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Holes in the Mountain

From: The Missouri Review
Volume 37, Number 1, 2014
p. 88 | 10.1353/mis.2014.0019

In lieu of an abstract, here is a brief excerpt of the content:

Even the dead rats in the alleys of Oxford,
head-crushed and tossed in a trash bag,
left to fester behind the fence, are waiting
for crows to divide them, to carry their bodies
away. And if not crows, or the street pigeons
picking a leg bone, then the broom
of a street sweeper keeping a rhythm
to one of the tunes in his head. Or the wind
as it funnels the dust in a mini-tornado
above him. Because it isn’t enough
to say god is the speed of the wheel
that turns the sky, or that god is the distance
between two trains, hurtling at the same speed
toward you. It doesn’t matter what stories we use
to explain these impossible themes—
they will always turn fake or explode
in our faces. On Mount St. Helens
the fires went into the roots of the oldest pines,
smoldered and stayed in the coals for a month
before burning the farms on the opposite side
of the mountain. They found this out later,
tracking a mouse through a network
of intricate caves. We used to have ways
of explaining our failures. Now all we do
is erase them by spreading the veils of blame
so thin. The scars on our hands are only around
to remind us: don’t grow old in yourself,
don’t get lost in this scrimmage. Because even
death, in its marble skies and freewheeling borders,
is an art of remembering everything over.
And although the soul is a joke we tell
to the part of ourselves we can touch,
it’s only because the soul is a fire, and laughs
at our sorrow, and has already survived us.

Kai Carlson-Wee  

“My poetry has always been about stories, about characters and voices and the landscapes they exist in. I write about beet fields in Northern Minnesota. I write about family and childhood friends, people I’ve met riding freight trains across the country. I try to create an inhabited world beyond what you find in the words. I like to imagine my poems as excerpts from a journal or travelogue rather than stand-alone pieces of art. In Leaves of Grass, Whitman wrote, ‘Whoever touches this, touches a man,’ and I suppose I am drawn to a similar mode. All my poems are connected. The thoughts bleed forward and backward at once. They are extensions of each other, needled together by places and people and themes. One of those themes, perhaps the most prevalent in these poems, is an elegy to a failed American dream. The speaker is asking himself what remains once the romance has died, the land has been dredged, the myths have already been told.”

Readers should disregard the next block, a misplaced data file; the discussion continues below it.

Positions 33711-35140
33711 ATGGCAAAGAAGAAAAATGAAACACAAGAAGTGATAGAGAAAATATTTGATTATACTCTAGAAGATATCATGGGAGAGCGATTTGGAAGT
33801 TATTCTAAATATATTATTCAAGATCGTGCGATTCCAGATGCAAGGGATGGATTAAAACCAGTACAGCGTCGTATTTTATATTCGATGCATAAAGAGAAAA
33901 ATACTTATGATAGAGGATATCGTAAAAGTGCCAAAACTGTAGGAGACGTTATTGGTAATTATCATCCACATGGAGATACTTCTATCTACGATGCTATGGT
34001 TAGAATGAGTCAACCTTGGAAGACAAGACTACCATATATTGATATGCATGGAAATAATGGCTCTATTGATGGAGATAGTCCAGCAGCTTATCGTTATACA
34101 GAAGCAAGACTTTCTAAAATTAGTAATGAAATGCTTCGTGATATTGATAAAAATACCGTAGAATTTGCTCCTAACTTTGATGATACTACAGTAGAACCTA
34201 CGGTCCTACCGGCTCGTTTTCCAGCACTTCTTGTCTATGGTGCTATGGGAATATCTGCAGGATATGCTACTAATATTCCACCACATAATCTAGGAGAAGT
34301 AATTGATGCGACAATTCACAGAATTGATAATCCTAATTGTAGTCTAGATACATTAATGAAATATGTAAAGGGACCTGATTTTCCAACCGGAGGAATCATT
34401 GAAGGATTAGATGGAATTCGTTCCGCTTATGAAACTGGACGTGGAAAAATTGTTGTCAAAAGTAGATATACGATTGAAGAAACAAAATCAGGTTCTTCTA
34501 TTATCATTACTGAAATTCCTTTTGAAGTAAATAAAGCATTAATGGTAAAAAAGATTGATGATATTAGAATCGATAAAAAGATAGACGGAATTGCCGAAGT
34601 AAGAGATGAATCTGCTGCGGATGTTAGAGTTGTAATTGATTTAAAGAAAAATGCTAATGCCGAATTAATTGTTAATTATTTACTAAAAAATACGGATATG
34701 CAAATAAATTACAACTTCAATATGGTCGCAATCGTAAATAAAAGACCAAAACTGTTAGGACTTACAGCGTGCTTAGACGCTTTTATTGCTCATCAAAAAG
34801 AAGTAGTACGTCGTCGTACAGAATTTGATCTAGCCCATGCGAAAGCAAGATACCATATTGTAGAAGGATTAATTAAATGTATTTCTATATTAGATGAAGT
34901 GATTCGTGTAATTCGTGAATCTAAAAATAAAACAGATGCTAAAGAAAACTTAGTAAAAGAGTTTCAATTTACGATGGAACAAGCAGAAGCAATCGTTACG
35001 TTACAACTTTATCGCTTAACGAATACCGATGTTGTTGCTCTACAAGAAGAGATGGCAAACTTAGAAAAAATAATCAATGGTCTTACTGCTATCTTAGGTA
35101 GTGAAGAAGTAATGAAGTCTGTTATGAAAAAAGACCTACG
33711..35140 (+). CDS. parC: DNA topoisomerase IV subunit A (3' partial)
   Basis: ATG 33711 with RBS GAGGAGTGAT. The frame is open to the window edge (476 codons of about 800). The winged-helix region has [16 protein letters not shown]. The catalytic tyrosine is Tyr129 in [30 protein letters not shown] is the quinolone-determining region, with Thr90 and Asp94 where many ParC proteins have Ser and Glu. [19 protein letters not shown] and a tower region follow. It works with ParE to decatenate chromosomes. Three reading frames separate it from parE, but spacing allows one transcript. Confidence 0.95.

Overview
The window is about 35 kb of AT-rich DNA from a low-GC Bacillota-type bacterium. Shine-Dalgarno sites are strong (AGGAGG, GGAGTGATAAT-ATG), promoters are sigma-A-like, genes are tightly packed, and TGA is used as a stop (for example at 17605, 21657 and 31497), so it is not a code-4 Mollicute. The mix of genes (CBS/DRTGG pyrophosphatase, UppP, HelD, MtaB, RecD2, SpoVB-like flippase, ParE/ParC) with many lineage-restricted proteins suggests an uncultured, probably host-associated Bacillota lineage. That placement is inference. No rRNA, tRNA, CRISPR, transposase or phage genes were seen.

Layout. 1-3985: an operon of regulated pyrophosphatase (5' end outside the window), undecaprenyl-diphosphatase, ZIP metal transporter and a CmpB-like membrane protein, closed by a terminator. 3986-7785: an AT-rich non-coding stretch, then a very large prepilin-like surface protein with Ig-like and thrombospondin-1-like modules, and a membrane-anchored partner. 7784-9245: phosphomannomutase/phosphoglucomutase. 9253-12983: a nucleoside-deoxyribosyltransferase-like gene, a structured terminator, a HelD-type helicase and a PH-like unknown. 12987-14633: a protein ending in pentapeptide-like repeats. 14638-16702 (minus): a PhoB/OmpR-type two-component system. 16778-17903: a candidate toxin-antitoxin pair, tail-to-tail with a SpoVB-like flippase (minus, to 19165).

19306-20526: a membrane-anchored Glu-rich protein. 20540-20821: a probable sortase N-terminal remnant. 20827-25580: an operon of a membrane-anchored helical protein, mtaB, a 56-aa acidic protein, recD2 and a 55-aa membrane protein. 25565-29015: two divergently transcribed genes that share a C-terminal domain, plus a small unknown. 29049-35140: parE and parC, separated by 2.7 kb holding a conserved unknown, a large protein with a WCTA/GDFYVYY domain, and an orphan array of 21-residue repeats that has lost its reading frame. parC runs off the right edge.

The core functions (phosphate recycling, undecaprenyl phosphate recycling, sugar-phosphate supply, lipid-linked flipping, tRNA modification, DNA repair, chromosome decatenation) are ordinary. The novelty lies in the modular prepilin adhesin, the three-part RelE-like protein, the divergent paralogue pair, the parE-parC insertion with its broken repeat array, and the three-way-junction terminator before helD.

Kai Carlson-Wee has rollerbladed professionally, surfed north of the Arctic Circle and traveled across the country by freight train. His work has appeared in Linebreak, Best New Poets, Forklift Ohio and the Missouri Review. A former Wallace Stegner Fellow, he lives in San Francisco, California, where he is a Jones Lecturer in poetry at Stanford University.

Copyright © 2014 The Curators of the University of Missouri
Project MUSE® - View Citation
Kai Carlson-Wee. "Holes in the Mountain, and: Sunshine Liquidators, and: Jesse James Days, and: Bolinas, and: The Boy’s Head." The Missouri Review 37.1 (2014): 87-94. Project MUSE. Web. 22 Jul. 2014. <http://muse.jhu.edu/>.
Carlson-Wee, K.(2014). Holes in the Mountain, and: Sunshine Liquidators, and: Jesse James Days, and: Bolinas, and: The Boy’s Head. The Missouri Review 37(1), 87-94. University of Missouri. Retrieved July 22, 2014, from Project MUSE database.
Kai Carlson-Wee. "Holes in the Mountain, and: Sunshine Liquidators, and: Jesse James Days, and: Bolinas, and: The Boy’s Head." The Missouri Review 37, no. 1 (2014): 87-94. http://muse.jhu.edu/ (accessed July 22, 2014).
TY - JOUR
T1 - Holes in the Mountain, and: Sunshine Liquidators, and: Jesse James Days, and: Bolinas, and: The Boy’s Head
A1 - Carlson-Wee, Kai
JF - The Missouri Review
VL - 37
IS - 1
SP - 87
EP - 94
PY - 2014
PB - University of Missouri
SN - 1548-9930
UR - http://muse.jhu.edu/journals/missouri_review/v037...



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